the review site with a difference since 1999
Maksim Chmerkovskiy Will Return to 'Dancing With The St...
'The Good Wife' Cush Jumbo Tackles Comparisons...
'Class': 'Doctor Who' Spinoff Series Coming to BBC Thre...
'The Revenant' Trailer: Leonardo DiCaprio Seeks Revenge...
Will Trevor Noah Live Up To The Hype During Monday's 'D...
Watch Eddie Vedder, Beyonce Duet on Bob Marley's 'Redem...
'CSI' being laid to rest after 15 years ...
Big Brother Season 17 Finale Recap: Super Fan & Trombon...
Dancing With the Stars Recap: Bindi Irwin and Derek Hou...
Emmys 2015: Who should win Outstanding Lead Actor in a ...
Dark Sky Films presents
"Maybe she passed out, fell into the suitcase and it locked up."
DVD ReviewWith the DVD releases of most of the output of bigger names such as Dario Argento and Mario Bava already under their belts, the DVD studios are forced to dig into the catalogues of less well known practitioners of the gialli. This minor entry from the prolific Antonio Margheriti (under his standard nom de cinema, Anthony Dawson) is a reasonably satisfying little thriller that relies on character more than brutal set pieces.
At an English girls' school, St. Hilda College, some of the students start to turn up murdered one by one. Suspicion immediately falls upon new teachers, riding teacher Richard Barrett (Mark Damon), who is altogether too friendly with the girls, oddball swimming instructor di Brazzi (Giovanni Di Benedetto) and stern new governess Ms. Clay (Ludmilla Lvova). Or could it be the creepy Peeping Tom gardener, La Floret (Luciano Pogozzi). The murders somehow seem connected to young Lucille (Eleonora Brown), and her friend Jill (Sally Smith), an aspiring mystery writer, decides that she will turn detective in order to solve the mystery. Inspector Durant (Michael Rennie) doesn't seem to be getting anywhere as more girls are attacked and even other suspects start turning up murdered.
Although the murders aren't spectacular, there are plenty of elements of the giallo here even though it's a quite early example of the genre. The first murder is committed with the requisite black gloves, and the entire opening sequence can't help but intrigue as you follow the trail of the nude body of a woman murdered in the bathtub as she's dragged into a trunk, and then we follow the trunk on its journey to St. Hilda. Why, and by whom, is the central mystery, and the resolution is reasonably satisfying even if there are some questionable lapses of logic along the way. It's unfortunate that Margheriti can't maintain the fascination of the memorable opening, getting bogged down in a half hour or more of schoolgirl crushes on teachers that don't move the picture forward in any substantial way.
What sets Naked You Die apart from many others in the genre is the attention given to characters. One of the more intriguingly developed is Jill, with her penchant for Nancy Drew tactics and delight at minor gadgetry (such as a set of walkie-talkies). Her overactive imagination also helps complicate the situation as she begins to assume all manner of improbable motives for the killer. Her developing crush on Durant leaves Rennie suitably nonplussed, since he gives every indication of being gay and certainly seems unsure how to handle an underage girl. It pays off in a charmingly silly gag at the finale, as Jill turns out to have a surprising father. The impetuous nature of the girls both in their romances and their desire to solve the mystery themselves offers plenty of opportunity for both comedy and drama, and the script makes the most of it. It's entertaining to see young women who are neither doomed to die because of their sexuality nor super action heroes.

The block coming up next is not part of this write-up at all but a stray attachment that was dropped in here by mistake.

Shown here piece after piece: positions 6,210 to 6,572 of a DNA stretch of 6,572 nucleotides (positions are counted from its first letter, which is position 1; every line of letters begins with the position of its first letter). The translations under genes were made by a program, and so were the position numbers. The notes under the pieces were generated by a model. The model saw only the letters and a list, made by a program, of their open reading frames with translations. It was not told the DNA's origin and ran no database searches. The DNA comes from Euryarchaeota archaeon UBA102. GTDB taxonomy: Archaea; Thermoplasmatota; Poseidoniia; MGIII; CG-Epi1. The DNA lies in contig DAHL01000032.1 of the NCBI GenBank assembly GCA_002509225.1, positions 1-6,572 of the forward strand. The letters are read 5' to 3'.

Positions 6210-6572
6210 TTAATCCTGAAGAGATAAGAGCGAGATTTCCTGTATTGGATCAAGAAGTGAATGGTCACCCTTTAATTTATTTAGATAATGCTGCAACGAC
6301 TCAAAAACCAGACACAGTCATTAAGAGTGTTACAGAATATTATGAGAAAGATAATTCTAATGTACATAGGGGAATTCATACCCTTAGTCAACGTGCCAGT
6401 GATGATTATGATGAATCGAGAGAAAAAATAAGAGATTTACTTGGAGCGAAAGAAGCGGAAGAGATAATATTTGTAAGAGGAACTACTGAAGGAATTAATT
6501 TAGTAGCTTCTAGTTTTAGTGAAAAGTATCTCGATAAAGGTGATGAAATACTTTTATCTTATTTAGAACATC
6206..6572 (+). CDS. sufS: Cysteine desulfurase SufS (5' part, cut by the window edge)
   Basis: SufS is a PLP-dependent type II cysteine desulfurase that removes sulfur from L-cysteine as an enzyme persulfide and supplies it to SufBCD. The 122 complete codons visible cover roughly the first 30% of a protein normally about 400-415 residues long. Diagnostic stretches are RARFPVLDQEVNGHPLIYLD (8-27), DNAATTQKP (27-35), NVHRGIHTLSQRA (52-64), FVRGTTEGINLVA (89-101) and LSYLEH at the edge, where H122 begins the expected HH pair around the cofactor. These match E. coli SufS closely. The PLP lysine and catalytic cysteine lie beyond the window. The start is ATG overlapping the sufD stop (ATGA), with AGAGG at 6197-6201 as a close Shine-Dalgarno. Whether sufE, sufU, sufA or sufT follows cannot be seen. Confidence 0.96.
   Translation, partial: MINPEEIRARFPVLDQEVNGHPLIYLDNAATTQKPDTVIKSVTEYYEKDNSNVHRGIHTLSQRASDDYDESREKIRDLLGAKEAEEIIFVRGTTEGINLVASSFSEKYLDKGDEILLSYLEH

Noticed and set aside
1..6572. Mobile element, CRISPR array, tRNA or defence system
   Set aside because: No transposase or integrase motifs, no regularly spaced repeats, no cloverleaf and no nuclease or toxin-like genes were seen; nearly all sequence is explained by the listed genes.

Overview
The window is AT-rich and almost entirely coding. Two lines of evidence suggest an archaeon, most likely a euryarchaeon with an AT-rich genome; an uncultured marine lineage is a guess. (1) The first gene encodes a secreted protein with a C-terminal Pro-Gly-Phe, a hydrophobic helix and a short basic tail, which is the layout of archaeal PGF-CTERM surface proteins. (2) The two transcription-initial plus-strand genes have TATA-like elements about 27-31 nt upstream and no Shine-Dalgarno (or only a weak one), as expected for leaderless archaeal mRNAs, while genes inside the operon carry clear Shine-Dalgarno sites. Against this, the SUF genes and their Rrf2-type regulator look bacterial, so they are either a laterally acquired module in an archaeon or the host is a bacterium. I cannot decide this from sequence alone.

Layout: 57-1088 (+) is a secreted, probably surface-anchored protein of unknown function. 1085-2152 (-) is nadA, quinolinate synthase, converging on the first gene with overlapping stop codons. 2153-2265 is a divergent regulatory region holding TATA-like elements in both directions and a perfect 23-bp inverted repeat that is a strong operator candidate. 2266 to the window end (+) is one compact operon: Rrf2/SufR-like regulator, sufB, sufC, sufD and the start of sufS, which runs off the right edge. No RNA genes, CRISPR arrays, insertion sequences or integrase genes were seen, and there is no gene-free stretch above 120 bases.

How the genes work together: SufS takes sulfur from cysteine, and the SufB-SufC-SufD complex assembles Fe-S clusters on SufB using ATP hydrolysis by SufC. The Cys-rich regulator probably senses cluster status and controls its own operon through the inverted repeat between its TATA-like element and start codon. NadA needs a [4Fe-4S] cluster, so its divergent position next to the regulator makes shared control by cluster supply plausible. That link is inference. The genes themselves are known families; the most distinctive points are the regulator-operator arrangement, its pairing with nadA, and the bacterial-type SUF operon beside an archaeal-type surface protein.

Despite the title, the nudity is rather limited, with only some brief skin early on. There are some suggestive moments later, but even the obligatory shower scenes are quite discreet. Violence is also restrained, without the rampant gore that would be a feature of the genre in the 1970s. The murders are commited POV of the killer, but since the favored modus operandi is strangulation there isn't a lot of horrific content. Should someone want to try the gialli in mild form, one could do a lot worse than this offering. Released in substantially cut form as The Young, the Evil and the Savage in the U.S., this appears to be the picture's first uncut release in America.
Rating for Style: B+
Rating for Substance: B
Image Transfer Review: The anamorphic widescreen picture has its good moments and some that are less than happy. The opening has some serious wear in spots, and modest speckling is evident throughout. The picture is disappointingly soft, lacking in fine detail and texture. Black levels are very weak, but on the other hand colors are reasonably well rendered with nice strong reds, greens and golds in particular. Since the blacks are limited, shadow detail is pretty good.
Image Transfer Grade: B-
Audio Transfer Review: The only audio track included is a 2.0 mono Italian version, which is pretty badly dubbed. It's too bad there isn't a proper English version available with Rennie's voice included; hearing him speak Italian in an entirely different voice is a little discomfiting. The sound quality is pretty marginal, with the bass on the main title song, Nightmare, cranked up to distortive levels. The audio is lacking in definition generally and does little more than get the job done. It is relatively clean, however.
Audio Transfer Grade: C+
Disc ExtrasAnimated menu with music
Scene Access with 11 cues and remote access
Subtitles/Captions in English with remote access
1 Original Trailer(s)
Packaging: clear plastic keepcase
Extras Grade: D+
Final CommentsA rather mild but character-based Italian thriller that has some good moments. The source has some issues, and the extras are limited.
|Become a Reviewer | Search | Review Vault | Reviewers
Readers | Webmasters | Privacy | Contact